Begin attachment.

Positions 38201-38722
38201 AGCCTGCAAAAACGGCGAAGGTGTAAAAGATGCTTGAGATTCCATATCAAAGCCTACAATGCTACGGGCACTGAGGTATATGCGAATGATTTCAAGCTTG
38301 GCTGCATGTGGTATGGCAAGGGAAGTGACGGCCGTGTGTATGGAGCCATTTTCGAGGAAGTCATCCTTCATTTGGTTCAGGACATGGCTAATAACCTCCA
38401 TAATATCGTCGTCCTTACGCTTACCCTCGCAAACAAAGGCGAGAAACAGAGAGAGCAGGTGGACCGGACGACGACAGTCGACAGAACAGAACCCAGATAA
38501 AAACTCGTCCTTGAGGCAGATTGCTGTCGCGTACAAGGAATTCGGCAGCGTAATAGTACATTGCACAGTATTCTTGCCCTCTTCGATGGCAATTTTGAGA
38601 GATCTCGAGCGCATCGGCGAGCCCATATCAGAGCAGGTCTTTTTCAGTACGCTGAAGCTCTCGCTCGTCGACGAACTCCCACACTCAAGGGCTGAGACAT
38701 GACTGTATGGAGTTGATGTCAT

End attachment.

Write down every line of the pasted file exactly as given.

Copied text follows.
Positions 38201-38722
38201 AGCCTGCAAAAACGGCGAAGGTGTAAAAGATGCTTGAGATTCCATATCAAAGCCTACAATGCTACGGGCACTGAGGTATATGCGAATGATTTCAAGCTTG
38301 GCTGCATGTGGTATGGCAAGGGAAGTGACGGCCGTGTGTATGGAGCCATTTTCGAGGAAGTCATCCTTCATTTGGTTCAGGACATGGCTAATAACCTCCA
38401 TAATATCGTCGTCCTTACGCTTACCCTCGCAAACAAAGGCGAGAAACAGAGAGAGCAGGTGGACCGGACGACGACAGTCGACAGAACAGAACCCAGATAA
38501 AAACTCGTCCTTGAGGCAGATTGCTGTCGCGTACAAGGAATTCGGCAGCGTAATAGTACATTGCACAGTATTCTTGCCCTCTTCGATGGCAATTTTGAGA
38601 GATCTCGAGCGCATCGGCGAGCCCATATCAGAGCAGGTCTTTTTCAGTACGCTGAAGCTCTCGCTCGTCGACGAACTCCCACACTCAAGGGCTGAGACAT
38701 GACTGTATGGAGTTGATGTCAT